I also heard about other conferences worth the time and the effort: expoqa (Spain), let’s test (Stockholm), Copenhagen context, Pipeline conference…

The second question I was interested in, had to do with certifications. I do have a good working experience at this point, but some things you cannot get on some jobs and I like learning new things constantly. Unfortunately, most of the people who I spoke to agreed in that if you have good experience, test certifications are irrelevant. It is good to have the istqb if you are just starting in test but other than that I couldn’t find out a certification that everybody was happy about. Interesting. Also, for developers there are plenty of certifications and courses available but the options for testers are quite limited. Interesting again, I’m setting as goal right here and now to dig deeper into this.

The third question, I liked to bring it up because I come from a developer and engineering background and I should be able to go back to it. I wanted to know people’s opinion about testers that know programming or come from an engineer career. To my surprise (and a little of let down for a short while) most of the people I met told me, in different words, that I was overqualified. Even others that came from my same background seemed to have gave up all relationship with code. On the other hand, some people really got interested on this fact about me and most agreed that it could be of advantage to at least know programming. There is still hope.

A handful of people agreed with me in that we need more people with coding capabilities and background and they keep up to date with coding. It is not my intention to scare off anybody without a career in IT, but to bring the attention of people like me that worked hard to get one and doesn’t go into the  testing field because they think they might be overqualified. Not the case, you can choose to do whatever you want to do. Therefore, if your passion is testing, why not to work towards a career on it? Is it peer pressure? Is it about money?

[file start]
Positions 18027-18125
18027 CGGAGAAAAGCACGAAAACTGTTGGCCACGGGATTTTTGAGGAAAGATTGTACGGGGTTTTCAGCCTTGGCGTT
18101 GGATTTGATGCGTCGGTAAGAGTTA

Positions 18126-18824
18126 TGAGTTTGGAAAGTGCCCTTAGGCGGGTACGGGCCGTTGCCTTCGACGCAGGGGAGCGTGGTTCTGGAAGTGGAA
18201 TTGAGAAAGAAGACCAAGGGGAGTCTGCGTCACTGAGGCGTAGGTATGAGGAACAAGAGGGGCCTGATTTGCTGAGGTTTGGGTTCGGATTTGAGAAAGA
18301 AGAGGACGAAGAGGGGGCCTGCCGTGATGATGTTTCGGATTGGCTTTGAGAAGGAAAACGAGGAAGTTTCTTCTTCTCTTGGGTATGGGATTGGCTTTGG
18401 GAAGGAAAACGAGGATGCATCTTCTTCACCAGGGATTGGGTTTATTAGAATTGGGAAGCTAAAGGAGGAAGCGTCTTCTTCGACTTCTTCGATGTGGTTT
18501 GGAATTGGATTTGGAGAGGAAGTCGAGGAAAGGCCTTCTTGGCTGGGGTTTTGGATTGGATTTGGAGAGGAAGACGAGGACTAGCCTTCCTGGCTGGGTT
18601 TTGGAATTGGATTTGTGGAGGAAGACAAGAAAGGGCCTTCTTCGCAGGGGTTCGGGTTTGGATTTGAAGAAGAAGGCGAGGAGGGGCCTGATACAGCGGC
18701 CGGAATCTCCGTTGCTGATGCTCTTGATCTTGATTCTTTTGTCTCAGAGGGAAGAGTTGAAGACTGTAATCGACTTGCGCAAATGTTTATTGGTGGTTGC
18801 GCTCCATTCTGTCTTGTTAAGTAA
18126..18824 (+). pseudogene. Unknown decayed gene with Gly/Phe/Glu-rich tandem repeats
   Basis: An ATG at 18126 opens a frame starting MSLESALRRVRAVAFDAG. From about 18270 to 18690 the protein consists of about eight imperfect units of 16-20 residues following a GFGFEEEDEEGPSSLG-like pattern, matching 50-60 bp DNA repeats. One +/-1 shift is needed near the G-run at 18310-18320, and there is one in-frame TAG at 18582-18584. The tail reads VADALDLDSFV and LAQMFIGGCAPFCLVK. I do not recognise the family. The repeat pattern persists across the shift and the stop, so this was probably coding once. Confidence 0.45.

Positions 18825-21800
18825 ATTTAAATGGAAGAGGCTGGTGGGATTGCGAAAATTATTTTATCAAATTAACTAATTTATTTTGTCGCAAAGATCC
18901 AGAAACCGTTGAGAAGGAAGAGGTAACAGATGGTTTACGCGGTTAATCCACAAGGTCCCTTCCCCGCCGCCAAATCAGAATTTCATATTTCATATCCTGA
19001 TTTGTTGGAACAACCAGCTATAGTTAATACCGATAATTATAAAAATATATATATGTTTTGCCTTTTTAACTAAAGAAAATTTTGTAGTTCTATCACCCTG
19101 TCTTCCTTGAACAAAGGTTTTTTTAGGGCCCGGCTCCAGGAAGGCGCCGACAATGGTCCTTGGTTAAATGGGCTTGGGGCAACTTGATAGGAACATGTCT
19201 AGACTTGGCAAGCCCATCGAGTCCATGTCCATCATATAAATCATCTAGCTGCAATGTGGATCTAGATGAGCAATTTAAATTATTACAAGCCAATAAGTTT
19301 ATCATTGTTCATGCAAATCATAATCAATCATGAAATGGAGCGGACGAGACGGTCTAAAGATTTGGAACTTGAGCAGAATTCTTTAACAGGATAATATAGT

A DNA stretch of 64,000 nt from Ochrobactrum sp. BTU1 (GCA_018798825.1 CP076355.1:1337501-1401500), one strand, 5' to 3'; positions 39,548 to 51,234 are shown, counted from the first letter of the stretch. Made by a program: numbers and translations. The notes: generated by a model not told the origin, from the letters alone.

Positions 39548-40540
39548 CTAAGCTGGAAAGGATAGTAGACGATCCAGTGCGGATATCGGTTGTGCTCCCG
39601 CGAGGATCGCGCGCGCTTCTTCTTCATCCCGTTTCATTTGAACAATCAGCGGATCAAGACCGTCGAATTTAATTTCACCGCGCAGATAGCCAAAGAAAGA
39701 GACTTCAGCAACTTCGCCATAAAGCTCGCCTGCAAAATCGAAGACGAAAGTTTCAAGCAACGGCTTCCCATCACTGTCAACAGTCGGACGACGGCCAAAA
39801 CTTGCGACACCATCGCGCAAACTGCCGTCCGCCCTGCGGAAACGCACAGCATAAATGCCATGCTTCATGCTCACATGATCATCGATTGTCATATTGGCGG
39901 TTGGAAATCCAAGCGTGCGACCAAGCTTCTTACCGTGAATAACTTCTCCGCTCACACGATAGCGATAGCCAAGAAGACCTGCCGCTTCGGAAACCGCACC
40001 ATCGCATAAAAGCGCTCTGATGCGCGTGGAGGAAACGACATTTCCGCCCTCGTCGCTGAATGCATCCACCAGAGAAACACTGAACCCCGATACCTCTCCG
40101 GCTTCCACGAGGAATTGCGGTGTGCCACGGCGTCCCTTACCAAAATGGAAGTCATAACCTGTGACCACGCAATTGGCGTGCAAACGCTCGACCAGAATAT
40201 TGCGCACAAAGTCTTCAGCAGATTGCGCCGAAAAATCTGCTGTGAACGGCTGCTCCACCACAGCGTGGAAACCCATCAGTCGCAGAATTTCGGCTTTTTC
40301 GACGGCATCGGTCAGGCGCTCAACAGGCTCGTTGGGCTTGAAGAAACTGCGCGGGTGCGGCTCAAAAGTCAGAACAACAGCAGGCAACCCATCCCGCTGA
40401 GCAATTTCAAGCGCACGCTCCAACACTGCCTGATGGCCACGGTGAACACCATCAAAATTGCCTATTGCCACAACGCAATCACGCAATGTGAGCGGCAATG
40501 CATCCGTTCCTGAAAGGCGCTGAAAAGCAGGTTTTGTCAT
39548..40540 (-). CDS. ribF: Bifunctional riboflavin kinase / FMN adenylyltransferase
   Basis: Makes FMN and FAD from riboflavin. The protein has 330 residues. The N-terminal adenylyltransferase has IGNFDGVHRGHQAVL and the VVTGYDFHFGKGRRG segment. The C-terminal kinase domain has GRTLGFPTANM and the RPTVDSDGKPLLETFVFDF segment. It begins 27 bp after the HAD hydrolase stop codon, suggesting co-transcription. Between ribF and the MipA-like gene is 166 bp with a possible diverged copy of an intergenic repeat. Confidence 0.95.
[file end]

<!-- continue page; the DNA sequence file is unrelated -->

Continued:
I learned something from my experience: if you like what you are doing, you will be doing a brilliant work. If you are doing a brilliant work, you will be naturally well compensated economically and you will probably not even care about that!

The workshops:

In relation to the workshops and conferences: I wish I could have done them all, but I had to choose between them. They all looked very interesting. Some of them brought more value to me than others, but all of them brought even more interesting conversations.

I learned many things and got many concepts to think about. Some key concepts and tips below:

  • Talk always with all the parties in the development and understand their definition of quality and testing to alienate it with ours.
  • Quality is a team commitment.
  • Translate technical things for the none technical people.
  • Translate non-technical things to the technical people.
  • Setting expectations before a meeting keeps people focused.
  • Job titles are important. I’m going to call myself “Lynx trainer”!
  • There are many places to practice testing, paid projects and live bug bashes. I promise to go through them and talk about them in a separate post.
  • Ask questions.
  • Ask many questions.